OPEN PLoS pathogens | 5 Apr 2013
JF Krisko, F Martinez-Torres, JL Foster and JV Garcia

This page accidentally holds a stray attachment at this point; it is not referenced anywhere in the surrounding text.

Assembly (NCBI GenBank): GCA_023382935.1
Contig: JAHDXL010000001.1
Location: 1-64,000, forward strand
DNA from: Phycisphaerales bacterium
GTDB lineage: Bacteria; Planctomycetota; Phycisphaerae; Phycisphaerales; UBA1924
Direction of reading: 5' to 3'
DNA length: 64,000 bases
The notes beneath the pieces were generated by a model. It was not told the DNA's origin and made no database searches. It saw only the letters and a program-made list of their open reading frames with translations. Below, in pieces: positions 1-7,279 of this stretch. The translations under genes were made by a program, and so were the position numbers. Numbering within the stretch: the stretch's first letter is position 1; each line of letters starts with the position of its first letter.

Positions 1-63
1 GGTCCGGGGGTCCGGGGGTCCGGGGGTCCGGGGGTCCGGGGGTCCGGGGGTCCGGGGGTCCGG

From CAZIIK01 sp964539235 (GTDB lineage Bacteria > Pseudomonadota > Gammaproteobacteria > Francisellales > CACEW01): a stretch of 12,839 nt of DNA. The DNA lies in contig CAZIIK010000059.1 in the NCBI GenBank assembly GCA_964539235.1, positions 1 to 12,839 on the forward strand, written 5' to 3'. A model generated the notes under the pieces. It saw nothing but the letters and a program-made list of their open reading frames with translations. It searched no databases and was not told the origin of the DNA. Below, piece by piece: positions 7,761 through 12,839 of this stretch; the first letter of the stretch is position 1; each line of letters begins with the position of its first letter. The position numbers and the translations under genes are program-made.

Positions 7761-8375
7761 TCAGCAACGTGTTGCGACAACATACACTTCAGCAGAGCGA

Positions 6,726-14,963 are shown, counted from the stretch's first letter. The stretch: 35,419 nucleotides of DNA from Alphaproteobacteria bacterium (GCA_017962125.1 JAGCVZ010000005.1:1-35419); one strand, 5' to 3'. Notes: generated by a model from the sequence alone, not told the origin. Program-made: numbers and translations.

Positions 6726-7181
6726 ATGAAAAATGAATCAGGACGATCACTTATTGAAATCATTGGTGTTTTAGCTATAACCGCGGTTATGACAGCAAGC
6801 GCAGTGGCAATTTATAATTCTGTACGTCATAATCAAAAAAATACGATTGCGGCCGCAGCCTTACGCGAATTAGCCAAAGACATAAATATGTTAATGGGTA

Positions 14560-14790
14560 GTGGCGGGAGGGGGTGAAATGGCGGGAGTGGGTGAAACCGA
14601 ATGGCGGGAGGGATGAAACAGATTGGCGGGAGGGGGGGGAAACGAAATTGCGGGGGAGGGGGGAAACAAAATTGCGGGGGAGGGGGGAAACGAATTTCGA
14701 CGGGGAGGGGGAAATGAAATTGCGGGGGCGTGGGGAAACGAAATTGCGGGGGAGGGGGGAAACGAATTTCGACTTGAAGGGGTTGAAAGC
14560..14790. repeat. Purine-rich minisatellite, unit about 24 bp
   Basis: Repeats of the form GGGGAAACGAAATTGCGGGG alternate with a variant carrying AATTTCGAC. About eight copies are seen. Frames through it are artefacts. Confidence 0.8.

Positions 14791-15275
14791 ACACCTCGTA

Innate immune restriction factors represent important specialized barriers to zoonotic transmission of viruses. Significant consideration has been given to their possible use for therapeutic benefit. The apolipoprotein B mRNA editing enzyme catalytic polypeptide 3 (APOBEC3) family of cytidine deaminases are potent immune defense molecules capable of efficiently restricting endogenous retroelements as well as a broad range of viruses including Human Immunodeficiency virus (HIV), Hepatitis B virus (HBV), Human Papilloma virus (HPV), and Human T Cell Leukemia virus (HTLV). The best characterized members of this family are APOBEC3G (A3G) and APOBEC3F (A3F) and their restriction of HIV. HIV has evolved to counteract these powerful restriction factors by encoding an accessory gene designated viral infectivity factor (vif). Here we demonstrate that APOBEC3 efficiently restricts CCR5-tropic HIV in the absence of Vif. However, our results also show that CXCR4-tropic HIV can escape from APOBEC3 restriction and replicate in vivo independent of Vif. Molecular analysis identified thymocytes as cells with reduced A3G and A3F expression. Direct injection of vif-defective HIV into the thymus resulted in viral replication and dissemination detected by plasma viral load analysis; however, vif-defective viruses remained sensitive to APOBEC3 restriction as extensive G to A mutation was observed in proviral DNA recovered from other organs. Remarkably, HIV replication persisted despite the inability of HIV to develop resistance to APOBEC3 in the absence of Vif. Our results provide novel insight into a highly specific subset of cells that potentially circumvent the action of APOBEC3; however our results also demonstrate the massive inactivation of CCR5-tropic HIV in the absence of Vif.
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